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Date: Fri, 18 Sep 2015 13:49:52 +0300
From: Solar Designer <solar@...nwall.com>
To: john-dev@...ts.openwall.com
Subject: Re: larger bitmaps and hash tables

magnum, Fred -

On Wed, Sep 16, 2015 at 09:26:24PM +0200, magnum wrote:
> On 2015-09-16 19:42, Solar Designer wrote:
> >I think we'll be changing all hash table sizes at once, not just the
> >6th.  So maybe you can prepare us for that?
> 
> Done in 36393e763. I did not actually change any size yet. This was 
> significantly harder to do with pure one-liner-fu. It may have missed 
> something or included some spurious 0xff that was NOT a hash mask. I did 
> review all of it twice and did some machine checks as well so I'm pretty 
> sure it's OK.

Thanks.

> However:
> * Trip format was not touched. I'm not sure what to do with it.

It's not just trip, but all DES stuff coming from core.  Please leave
these as-is for now.

> * ntlmv1_mschapv2_fmt_plug.c and some other formats didn't have bits 
> enough even for our old sizes. A problem is once we change params.h 
> sizes, we can't immediately see which formats need tweaking (for 
> example, ntlmv1 and mschapv2 would probably need one or two more 
> functions NULL'ed). I'm not sure what happens if we use a size of 20 
> bits and the function actually only delivers 16... but I guess there 
> won't be any problem except some excess memory use?

Right.

I thought of asking Kai to add a statistical test to --test-full that
would detect this, but I didn't yet.

> >I think we'll obsolete the smallest two sizes, shifting everything else
> >by two sizes.  The new smallest size will be a 4096-bit entry bitmap and
> >a 1024-entry hash table (with the current SHR=2), which is 8.5 KB total
> >on a 64-bit system (so is still in L1 cache).
> >
> >This frees up the highest two sizes for reuse, and I think we may make
> >them 30 and 32 bits.  The latter would exist only in 64-bit builds
> >unless we increase SHR (maybe we should introduce "magic SHR" on 32-bit,
> >where an extra 2 or 3 bits would be skipped for the largest sizes).
> >
> >So we'll have: 12, 16, 20, 24, 27, 30, 32.
> 
> How are we going to define the actual PASSWORD_HASH_SIZE_6? Isn't it 
> still an int? Can we just define it as ULL with no problems?

You're right that we'll have a problem with it, and would need to make
other changes first.

> >The binary_hash_*() functions will need to be merged into one, accepting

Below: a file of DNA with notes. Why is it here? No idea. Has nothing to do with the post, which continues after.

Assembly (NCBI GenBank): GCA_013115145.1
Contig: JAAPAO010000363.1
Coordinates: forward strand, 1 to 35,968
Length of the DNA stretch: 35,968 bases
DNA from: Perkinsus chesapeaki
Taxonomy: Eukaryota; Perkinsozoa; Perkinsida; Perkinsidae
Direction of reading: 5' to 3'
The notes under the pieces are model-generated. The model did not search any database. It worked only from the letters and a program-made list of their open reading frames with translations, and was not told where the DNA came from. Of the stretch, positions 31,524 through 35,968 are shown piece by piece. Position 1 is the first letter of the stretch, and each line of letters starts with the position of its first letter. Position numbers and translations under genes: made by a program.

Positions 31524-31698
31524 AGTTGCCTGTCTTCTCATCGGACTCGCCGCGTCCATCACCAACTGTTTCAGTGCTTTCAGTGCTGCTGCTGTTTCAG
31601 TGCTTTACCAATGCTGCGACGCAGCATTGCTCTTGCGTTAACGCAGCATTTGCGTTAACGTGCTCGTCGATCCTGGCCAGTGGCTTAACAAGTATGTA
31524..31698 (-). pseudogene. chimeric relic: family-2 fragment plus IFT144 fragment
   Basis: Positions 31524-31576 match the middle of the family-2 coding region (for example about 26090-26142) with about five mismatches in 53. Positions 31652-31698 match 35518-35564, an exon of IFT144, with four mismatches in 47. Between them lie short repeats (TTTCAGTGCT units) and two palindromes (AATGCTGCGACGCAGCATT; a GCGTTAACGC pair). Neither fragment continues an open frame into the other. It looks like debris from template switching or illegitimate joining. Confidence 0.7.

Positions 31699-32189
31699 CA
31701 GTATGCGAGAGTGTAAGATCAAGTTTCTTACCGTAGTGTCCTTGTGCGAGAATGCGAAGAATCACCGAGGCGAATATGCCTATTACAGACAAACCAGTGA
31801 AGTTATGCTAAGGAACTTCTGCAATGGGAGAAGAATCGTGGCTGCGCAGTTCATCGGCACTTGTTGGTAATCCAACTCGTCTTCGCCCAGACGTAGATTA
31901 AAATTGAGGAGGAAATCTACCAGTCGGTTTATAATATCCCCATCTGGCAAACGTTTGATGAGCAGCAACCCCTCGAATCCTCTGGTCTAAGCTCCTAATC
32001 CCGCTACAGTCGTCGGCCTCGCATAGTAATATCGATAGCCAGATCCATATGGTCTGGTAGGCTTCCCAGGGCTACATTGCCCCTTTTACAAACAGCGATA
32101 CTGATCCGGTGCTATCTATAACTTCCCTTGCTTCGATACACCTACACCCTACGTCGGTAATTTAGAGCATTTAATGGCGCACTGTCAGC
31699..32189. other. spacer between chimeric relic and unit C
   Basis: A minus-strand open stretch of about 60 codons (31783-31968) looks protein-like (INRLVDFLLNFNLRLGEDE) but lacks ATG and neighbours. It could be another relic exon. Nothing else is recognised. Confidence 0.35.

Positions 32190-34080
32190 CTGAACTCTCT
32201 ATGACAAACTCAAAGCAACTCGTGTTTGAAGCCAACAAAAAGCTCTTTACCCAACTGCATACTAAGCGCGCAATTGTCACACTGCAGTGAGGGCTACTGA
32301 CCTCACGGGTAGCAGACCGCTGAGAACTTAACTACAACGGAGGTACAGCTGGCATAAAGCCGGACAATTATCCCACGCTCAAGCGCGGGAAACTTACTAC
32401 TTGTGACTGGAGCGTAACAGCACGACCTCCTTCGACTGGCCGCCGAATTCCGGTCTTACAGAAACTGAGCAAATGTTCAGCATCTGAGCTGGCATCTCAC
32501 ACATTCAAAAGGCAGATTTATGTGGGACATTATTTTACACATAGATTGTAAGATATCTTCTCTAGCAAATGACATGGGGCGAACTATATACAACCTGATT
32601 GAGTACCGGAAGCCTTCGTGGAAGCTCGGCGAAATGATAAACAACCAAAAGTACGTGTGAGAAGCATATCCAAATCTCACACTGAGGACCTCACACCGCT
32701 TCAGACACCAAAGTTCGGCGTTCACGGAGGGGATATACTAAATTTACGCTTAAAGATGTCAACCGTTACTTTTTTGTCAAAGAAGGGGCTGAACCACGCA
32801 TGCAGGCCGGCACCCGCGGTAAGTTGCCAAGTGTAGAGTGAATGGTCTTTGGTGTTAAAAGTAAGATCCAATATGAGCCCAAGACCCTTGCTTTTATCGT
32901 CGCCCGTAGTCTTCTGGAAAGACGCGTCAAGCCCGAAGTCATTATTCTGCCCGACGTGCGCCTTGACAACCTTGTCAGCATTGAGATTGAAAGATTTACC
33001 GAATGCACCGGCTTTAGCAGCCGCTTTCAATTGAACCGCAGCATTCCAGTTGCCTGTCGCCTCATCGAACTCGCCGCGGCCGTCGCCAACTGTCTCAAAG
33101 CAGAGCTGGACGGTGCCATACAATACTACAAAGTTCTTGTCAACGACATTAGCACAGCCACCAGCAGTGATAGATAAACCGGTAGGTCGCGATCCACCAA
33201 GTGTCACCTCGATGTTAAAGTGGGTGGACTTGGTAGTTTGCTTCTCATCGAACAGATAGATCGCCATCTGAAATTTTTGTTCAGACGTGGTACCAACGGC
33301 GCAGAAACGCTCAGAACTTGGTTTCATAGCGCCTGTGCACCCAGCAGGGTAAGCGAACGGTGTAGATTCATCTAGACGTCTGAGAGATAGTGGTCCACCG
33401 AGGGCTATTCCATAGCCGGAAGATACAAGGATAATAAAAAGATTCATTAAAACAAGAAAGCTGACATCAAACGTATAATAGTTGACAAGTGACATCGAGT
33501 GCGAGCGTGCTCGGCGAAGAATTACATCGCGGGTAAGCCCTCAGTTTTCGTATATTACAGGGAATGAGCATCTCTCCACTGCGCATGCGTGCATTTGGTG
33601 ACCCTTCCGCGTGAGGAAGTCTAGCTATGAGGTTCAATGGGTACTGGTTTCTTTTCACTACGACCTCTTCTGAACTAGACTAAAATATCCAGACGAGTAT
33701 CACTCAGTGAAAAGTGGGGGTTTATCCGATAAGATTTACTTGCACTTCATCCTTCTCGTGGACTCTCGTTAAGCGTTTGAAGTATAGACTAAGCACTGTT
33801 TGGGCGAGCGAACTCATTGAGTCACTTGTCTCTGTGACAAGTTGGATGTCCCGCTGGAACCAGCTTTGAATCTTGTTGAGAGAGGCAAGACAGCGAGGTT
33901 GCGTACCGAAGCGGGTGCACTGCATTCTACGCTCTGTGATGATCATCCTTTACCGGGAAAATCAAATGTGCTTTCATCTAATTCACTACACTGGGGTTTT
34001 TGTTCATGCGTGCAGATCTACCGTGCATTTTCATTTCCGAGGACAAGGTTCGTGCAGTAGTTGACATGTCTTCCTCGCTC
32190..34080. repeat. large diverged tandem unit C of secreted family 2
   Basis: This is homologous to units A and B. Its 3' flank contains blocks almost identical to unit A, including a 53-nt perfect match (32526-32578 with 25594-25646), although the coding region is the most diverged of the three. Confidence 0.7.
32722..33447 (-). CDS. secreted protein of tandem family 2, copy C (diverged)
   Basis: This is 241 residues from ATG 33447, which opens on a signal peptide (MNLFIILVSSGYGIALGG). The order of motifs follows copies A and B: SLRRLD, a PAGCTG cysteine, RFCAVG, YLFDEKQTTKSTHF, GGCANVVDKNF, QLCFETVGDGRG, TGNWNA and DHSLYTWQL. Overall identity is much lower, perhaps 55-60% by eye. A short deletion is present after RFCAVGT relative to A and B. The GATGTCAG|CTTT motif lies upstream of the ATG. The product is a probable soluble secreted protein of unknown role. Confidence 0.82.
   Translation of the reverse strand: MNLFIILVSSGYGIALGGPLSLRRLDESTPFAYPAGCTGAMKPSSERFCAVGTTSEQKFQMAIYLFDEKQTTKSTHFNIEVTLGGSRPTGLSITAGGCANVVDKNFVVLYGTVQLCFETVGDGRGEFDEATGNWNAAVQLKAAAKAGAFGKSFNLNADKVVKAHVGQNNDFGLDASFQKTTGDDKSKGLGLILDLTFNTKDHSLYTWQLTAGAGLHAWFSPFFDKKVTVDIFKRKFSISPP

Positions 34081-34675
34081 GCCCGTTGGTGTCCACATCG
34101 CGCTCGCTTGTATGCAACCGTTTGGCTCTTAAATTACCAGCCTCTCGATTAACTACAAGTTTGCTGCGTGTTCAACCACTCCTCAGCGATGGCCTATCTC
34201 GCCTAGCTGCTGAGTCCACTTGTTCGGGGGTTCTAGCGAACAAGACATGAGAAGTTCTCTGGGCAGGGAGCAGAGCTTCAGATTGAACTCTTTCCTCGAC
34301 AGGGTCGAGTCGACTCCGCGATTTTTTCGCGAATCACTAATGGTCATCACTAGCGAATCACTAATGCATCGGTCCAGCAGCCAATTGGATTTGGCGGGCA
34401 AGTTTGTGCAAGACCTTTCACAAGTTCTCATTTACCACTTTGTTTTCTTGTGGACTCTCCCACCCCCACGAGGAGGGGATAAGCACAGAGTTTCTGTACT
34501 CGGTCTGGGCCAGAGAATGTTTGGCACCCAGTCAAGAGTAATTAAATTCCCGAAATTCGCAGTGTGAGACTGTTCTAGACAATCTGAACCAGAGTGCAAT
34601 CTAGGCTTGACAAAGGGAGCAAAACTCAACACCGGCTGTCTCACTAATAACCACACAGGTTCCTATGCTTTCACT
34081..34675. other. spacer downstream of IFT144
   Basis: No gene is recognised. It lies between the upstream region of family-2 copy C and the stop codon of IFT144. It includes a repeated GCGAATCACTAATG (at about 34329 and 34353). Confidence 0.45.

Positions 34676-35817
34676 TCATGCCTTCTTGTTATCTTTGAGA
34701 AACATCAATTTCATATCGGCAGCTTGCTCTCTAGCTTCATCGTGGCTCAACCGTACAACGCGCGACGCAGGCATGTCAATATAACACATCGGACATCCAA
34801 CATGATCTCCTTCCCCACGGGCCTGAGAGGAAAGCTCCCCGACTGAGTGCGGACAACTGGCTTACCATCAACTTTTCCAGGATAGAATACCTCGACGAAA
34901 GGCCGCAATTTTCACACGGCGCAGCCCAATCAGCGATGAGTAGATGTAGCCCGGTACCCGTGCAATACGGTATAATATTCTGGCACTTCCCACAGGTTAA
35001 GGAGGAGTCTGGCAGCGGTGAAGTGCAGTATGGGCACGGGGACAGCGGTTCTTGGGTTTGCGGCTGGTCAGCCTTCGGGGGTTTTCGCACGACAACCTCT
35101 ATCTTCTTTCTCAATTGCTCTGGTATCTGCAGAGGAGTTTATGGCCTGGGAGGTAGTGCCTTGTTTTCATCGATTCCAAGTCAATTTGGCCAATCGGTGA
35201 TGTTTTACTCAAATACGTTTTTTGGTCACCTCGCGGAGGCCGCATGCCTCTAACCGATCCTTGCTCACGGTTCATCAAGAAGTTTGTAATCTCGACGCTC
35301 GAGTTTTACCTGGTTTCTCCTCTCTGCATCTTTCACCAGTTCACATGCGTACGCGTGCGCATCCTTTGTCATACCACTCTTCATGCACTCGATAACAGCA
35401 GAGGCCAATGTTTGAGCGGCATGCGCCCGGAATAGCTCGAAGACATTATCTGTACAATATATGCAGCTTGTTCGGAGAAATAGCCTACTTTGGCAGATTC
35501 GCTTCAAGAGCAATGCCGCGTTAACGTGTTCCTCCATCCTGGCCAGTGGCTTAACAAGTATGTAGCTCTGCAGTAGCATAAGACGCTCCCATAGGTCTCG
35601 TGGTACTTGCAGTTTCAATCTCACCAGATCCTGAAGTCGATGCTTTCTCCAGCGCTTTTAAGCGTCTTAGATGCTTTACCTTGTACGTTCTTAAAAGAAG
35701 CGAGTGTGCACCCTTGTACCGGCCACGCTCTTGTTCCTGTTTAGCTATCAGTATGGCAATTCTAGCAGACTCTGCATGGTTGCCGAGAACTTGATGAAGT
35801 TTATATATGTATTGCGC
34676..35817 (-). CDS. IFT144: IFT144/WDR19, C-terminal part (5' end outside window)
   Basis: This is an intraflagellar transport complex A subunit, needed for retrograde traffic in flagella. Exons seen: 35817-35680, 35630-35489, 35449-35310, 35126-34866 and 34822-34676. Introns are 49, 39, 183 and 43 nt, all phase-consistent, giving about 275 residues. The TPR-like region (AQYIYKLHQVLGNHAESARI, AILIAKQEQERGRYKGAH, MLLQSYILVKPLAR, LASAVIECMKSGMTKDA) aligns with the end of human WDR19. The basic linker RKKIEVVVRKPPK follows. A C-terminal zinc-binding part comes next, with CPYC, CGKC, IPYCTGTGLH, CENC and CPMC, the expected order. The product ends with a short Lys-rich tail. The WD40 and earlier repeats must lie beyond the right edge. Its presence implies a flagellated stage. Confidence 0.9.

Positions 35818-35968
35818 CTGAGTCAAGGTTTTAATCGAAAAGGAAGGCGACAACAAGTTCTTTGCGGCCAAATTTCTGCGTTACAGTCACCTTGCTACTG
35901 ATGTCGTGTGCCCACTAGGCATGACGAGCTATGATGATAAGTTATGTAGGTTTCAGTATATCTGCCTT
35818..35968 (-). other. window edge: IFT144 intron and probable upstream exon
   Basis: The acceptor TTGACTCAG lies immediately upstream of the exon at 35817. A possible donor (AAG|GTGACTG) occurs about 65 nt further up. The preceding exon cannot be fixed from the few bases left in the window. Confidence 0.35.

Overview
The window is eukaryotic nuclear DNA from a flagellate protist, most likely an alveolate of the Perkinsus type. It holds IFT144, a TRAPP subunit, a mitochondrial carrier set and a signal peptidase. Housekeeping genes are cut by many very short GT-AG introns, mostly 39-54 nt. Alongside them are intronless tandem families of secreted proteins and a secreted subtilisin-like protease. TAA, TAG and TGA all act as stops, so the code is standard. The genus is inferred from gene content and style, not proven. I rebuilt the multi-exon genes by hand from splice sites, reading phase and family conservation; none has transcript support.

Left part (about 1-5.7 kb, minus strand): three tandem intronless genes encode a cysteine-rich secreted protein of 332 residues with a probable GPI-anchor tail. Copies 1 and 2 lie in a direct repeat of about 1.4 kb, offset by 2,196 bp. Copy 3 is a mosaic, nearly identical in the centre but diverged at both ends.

> >the size in bits (or mask?)  The get_hash_*() functions will stay (but
> >be revised to support these larger sizes).
> 
> Isn't it faster/simpler to just have it always deliver 32 bits and then 
> mask them off at the caller? Maybe a few formats would suffer? Not many 
> I'm sure.

Yes, I am now leaning towards providing such a function as well, albeit
mostly for reasons not yet discussed in here:

Right now, the hash table index uses a subset of bits that had been used
to index the bitmap.  This is wasteful in the sense that if there was a
bitmap hit, there's always a hash table hit.  It saves a NULL pointer
check, but it loses the opportunity for a second chance at rejecting the
password before we proceed with cmp_one().

This just happened so historically when bitmaps were introduced after we
already had hash tables.

With a get_hash() that delivers the full 32 bits all the time, and does
so fast (so not for a bitsliced format), we could have enough bits to
minimize the overlap between the two indices and thus reduce the
frequency of cmp_one() calls (and maybe more importantly of needing to
load the binary and next_hash from memory).  [ A drawback, though, is
that with the hash table index bits no longer being a strict subset of
the bitmap index bits, we would no longer be able to simply skip the
hash table update when removing the last element from a bucket (like we
do with my recent copy-on-write minimizing patch).  That's because the
same hash bucket would then be potentially correspond to disjoint
portions of the bitmap.  We could check those portions to see if they're
possibly all-zero and then we'd bypass the hash table update, but this
won't always happen to be the case, and it gets tricky. ]

Also, I realized that we might want to keep the 2nd smallest size for
now since it makes sense to use tiny bitmaps and hash tables when
cracking a lot of salted hashes with a few hashes per salt (more than
one per salt, but not many).  For example, 100 million hashes with 30
million different salts.  This is an obscure special case, but when it
does occur, 8.5 KB per salt would be potentially problematic (would
needlessly spend 255 GB in this example).  Arguably, the threshold for
using bitmaps at all could be higher than 3, but somehow 3 was optimal
in my tests when I first introduced bitmaps.

So an alternative plan is to replace just get_hash_0() with one
returning the full 32 bits.  Maybe it needs to be outside of the array
of functions, and called just get_hash().  If defined, it would need to
be used instead of the per-size functions.  If not defined, the per-size
functions should be used.  Maybe it should be treated as an error
(self-test failure) if both kinds are defined for a format.

Since this plan would reduce the number of functions in the array by
one, we may as well start by shifting them by one size and introducing
30-bit for the new get_hash_6().  Then when implementing the generic
32-bit get_hash() and its uses in code, we'd drop this get_hash_6().

I would also like to give Fred a chance to contribute Judy before we
would have invested much time into a hash table rework.  So adjusting
the bitmap sizes is fine to be done now, but changing how the bitmap and
hash table interact might be premature.  I suspect that having a full
32-bit partial hash easily available would be beneficial for possible
alternatives to hash tables as well.  Fred, any comments on this?

Alexander

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